Bandhavgarh Tiger Reserve, Madhya Pradesh
Been there recently?
Located on the eastern end of the Satpura range of hills and forests, Bandhavgarh Tiger Reserve is known to have the highest tiger density. Many tigers have died in the last 20 years, and 50% of these deaths were due to poaching, electrocution, vehicle accidents, and revenge by villagers. But to the credit of the park officials and guards, the tiger population has risen and the number of unnatural deaths has reduced. The tiger population stands at around an impressive tally of 52 (estimated) as of 2021. The place has historic rumblings, as evident from the ruined fort seen within the park. Recent excavations have unearthed elements that prove human habitation 2000 years ago. Bandhavagarh was ruled successively for over a century by different dynasties, and the fort stands as a proof of its glorious past. Declared a National Park in 1968, it became a Tiger Reserve in 1993, and the core area is around 700 square kilometres. It is often said that “at other tiger reserves, if you are lucky, you’ll spot a tiger, but at Bandhavgarh, if you do not spot a tiger, you are unlucky.” That’s the fame of Bandhavgarh and its tiger density.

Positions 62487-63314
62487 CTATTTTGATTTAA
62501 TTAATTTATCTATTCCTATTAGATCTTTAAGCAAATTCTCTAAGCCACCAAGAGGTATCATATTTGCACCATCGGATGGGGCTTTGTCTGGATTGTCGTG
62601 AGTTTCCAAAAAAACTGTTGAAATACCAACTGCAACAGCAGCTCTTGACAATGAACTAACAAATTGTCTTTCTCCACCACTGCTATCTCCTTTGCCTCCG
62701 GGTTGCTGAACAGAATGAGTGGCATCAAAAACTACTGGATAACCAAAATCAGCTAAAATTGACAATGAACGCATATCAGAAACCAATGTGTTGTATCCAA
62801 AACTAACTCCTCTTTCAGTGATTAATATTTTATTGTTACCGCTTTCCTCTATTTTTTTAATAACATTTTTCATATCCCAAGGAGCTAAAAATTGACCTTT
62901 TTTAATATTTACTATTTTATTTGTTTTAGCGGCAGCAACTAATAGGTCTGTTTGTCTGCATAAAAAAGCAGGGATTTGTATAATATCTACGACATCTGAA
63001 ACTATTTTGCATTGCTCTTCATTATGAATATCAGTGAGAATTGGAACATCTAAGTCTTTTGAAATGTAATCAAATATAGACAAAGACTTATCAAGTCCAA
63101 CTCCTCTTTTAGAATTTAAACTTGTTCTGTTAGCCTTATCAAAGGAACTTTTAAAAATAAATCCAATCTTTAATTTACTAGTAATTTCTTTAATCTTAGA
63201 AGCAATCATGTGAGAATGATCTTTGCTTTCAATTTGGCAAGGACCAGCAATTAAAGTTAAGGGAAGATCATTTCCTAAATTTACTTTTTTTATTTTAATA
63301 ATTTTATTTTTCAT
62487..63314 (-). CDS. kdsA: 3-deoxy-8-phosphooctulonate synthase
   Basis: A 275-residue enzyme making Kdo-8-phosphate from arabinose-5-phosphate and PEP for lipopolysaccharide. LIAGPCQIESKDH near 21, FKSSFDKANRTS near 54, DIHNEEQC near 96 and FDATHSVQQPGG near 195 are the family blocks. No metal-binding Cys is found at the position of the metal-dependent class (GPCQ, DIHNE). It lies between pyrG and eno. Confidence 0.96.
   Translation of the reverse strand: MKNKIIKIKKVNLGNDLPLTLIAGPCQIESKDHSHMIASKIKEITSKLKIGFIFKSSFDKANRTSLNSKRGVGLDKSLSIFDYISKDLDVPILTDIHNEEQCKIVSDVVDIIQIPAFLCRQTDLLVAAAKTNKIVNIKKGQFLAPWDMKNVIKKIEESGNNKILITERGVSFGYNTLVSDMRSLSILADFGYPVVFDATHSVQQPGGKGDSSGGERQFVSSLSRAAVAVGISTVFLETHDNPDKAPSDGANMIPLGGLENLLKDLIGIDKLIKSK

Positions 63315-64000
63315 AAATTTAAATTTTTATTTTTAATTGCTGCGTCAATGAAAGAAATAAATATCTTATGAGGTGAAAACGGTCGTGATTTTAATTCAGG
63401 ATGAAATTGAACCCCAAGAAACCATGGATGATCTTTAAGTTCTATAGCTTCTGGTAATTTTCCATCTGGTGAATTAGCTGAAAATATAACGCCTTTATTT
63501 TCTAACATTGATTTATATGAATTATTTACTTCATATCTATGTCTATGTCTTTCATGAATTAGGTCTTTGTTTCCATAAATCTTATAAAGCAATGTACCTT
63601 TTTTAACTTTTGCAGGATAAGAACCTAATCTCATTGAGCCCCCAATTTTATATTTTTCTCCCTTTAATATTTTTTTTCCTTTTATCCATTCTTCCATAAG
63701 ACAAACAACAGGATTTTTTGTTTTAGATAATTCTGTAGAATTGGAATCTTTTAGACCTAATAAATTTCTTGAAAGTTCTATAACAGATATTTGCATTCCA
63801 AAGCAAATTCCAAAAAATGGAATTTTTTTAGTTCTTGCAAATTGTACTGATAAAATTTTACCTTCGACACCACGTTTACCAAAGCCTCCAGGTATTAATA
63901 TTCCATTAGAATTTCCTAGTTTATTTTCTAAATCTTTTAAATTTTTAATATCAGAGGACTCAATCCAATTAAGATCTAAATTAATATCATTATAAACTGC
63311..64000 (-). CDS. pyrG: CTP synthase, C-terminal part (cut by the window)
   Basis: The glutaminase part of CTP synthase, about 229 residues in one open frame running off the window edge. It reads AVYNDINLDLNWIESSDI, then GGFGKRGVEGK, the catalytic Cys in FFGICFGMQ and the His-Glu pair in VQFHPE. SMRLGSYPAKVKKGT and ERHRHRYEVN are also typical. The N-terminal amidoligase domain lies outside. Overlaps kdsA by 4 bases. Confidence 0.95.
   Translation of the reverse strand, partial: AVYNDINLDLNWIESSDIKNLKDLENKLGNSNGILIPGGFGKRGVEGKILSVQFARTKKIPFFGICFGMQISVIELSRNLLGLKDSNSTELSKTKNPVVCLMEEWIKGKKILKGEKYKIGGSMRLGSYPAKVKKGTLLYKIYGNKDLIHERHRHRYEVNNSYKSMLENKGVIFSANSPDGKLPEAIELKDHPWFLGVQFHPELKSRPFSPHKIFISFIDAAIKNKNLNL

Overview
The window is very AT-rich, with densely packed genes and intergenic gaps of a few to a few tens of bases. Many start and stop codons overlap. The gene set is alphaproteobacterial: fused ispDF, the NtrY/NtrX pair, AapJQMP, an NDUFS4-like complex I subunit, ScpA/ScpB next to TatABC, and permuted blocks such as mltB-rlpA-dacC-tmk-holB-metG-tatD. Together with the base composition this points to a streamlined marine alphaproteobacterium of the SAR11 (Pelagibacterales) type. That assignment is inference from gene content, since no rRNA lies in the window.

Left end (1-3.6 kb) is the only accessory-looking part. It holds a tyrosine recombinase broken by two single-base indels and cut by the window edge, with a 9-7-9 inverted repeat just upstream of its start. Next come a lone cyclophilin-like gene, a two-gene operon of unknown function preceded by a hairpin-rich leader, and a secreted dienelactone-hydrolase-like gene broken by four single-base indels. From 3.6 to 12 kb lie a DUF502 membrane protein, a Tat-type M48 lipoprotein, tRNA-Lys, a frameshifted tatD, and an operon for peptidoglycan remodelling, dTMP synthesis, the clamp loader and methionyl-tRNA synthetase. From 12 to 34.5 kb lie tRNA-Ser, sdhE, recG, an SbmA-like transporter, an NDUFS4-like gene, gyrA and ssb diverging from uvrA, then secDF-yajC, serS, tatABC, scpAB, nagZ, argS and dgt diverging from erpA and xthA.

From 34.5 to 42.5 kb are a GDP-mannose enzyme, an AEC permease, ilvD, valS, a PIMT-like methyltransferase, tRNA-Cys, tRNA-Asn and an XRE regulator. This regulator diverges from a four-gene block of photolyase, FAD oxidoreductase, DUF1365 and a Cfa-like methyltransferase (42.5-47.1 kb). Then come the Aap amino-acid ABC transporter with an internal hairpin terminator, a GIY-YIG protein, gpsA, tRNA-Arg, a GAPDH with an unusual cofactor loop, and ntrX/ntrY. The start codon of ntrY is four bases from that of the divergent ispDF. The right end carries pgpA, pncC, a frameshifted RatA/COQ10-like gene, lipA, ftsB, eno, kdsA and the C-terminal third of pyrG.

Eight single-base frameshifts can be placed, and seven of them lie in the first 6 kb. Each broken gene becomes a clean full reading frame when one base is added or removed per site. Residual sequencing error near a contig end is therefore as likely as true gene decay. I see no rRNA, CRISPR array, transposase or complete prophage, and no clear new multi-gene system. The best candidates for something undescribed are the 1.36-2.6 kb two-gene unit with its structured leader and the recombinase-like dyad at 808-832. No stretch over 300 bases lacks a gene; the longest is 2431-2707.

Nearby Places to See
Within the tiger reserve is a cave known as Badi Gufa, which is believed to have been inhabited as far back as the Middle Ages. The army took refuge there during the battle.
One of the park’s most popular features is a sculpture of Vishnu resting his head on his chest next to a pond; this statue, also called Shesha Shaya, is a popular tourist attraction. This points to the existence of a highly cultural society in the area. A 10th-century sculptor created this work of art. A nearby Lakshmana temple dates back to antiquity.
At the foot of a gently sloping hill, three caves in the shape of rooms have been hewn next to one another. The time frame during which caves were built is currently unknown.
Objects belonging to the Maharaja of Rewa can be seen in the Baghel Museum, which is located close to the park. There are weapons and other belongings of the rulers on display. Here you can see the stuffed remains of the first white tiger to be shot in Bandhavgarh Park, which occurred in 1951.
Things to Buy
Things to buy include Tiger Reserve memoirs (shirts & caps), Souvenirs, Books.
Foods to Relish
Local tribal dishes, Vegetarian fritters, Non-vegetarian dishes.